T-Mobile's Legere: Sprint Deal Will Create Jobs, Period

Said those predicting big job losses are using bad numbers, scare tactics
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T-Mobile CEO John Legere is pushing back on claims that its proposed merger with Sprint will result in job cuts.

In a blog post Thursday (April 4), Legere tried to put to rest what he called "REALLY creative claims."

Among those making such claims is the Communications Workers of America. In testimony earlier this month at a House Judiciary Antitrust Subcommittee hearing on the merger, CWA president Chris Shelton said the deal would "kill American jobs, lower wages, and raise prices to enrich two foreign companies, Deutsche Telekom from Germany and SoftBank from Japan."

A month before, CWA had told a House Communications Subcommittee hearing audience that the deal would cost 30,000 jobs.

Legere begged to differ, big time. "[I]t’s unfortunate that those dedicated to protecting the status quo think it is okay to mislead and scare people into thinking that their made-up “numbers” about jobs at the New T-Mobile are accurate," he said. He accused "opposition-funded economists of "practically pulling numbers out of thin air."

Legere referenced the Judiciary hearing, where he also testified, pointing out he had sworn to tell the truth,and that is what he was doing in saying "the new TV-Mobile will CREATE JOBS."

He said the merger will create 5,600 more customer care jobs by 2021 and another 7,500 more by 2024 than the companies would have had separately, plus another 5,000 new retail jobs. He also reiterated his pledge to offer jobs to all the current retail store employees of both companies.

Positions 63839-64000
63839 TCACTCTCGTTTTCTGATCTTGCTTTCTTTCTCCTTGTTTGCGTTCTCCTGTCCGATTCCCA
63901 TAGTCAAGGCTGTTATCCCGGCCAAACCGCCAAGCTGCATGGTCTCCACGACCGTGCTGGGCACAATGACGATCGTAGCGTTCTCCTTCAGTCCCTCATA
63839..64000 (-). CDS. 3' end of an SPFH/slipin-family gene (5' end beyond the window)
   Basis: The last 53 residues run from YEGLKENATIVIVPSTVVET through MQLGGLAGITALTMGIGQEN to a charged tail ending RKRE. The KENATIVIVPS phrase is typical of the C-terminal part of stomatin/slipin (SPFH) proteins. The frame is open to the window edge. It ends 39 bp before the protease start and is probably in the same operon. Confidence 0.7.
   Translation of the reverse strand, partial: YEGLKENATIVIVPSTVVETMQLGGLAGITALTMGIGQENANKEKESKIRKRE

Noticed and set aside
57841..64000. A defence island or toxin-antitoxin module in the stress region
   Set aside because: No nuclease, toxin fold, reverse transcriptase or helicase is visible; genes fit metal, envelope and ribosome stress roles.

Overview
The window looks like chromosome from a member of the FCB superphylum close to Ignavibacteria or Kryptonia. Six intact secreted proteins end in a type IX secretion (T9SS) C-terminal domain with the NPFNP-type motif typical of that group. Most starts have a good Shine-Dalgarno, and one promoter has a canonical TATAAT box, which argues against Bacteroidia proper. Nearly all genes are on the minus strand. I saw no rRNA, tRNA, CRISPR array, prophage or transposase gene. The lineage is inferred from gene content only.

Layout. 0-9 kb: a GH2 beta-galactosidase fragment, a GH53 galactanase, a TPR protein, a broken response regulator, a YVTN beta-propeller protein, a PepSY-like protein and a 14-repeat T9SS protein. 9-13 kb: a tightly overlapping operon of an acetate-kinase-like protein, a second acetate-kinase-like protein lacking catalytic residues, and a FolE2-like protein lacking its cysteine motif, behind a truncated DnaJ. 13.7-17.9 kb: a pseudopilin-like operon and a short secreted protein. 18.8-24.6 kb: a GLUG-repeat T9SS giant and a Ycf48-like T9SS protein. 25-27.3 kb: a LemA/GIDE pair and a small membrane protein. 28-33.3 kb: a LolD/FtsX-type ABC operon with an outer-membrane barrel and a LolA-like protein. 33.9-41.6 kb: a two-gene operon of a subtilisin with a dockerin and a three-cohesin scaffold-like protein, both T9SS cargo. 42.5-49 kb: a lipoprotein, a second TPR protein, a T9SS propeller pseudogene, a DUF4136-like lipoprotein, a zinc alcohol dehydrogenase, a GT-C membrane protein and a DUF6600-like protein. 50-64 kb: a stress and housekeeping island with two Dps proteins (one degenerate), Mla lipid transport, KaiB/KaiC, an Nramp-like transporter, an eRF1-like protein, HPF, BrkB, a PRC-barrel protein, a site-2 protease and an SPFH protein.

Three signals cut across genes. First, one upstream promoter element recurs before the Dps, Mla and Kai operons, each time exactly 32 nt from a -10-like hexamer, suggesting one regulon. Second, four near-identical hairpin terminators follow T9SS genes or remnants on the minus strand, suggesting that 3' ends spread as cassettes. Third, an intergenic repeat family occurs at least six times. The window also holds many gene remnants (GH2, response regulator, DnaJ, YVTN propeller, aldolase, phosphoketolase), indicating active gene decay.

T-Mobile and Sprint have been billing the deal as the fastest route to a 5G network buildout, so Legere added in some big jobs numbers at the end. "Accenture recently estimated that the deployment of 5G would stimulate $275 billion in investment and result in $500 billion in economic growth… and up to 3 million new jobs!," he said, putting the figure in bold in addition to adding the exclamation point.

He called those big numbers, but real numbers, and cautioned his readers not to be fooled by those "throwing out made-up math and unfounded conspiracy theories."

The FCC and Department of Justice are currently vetting the deal. The FCC is in day 122 of its review.

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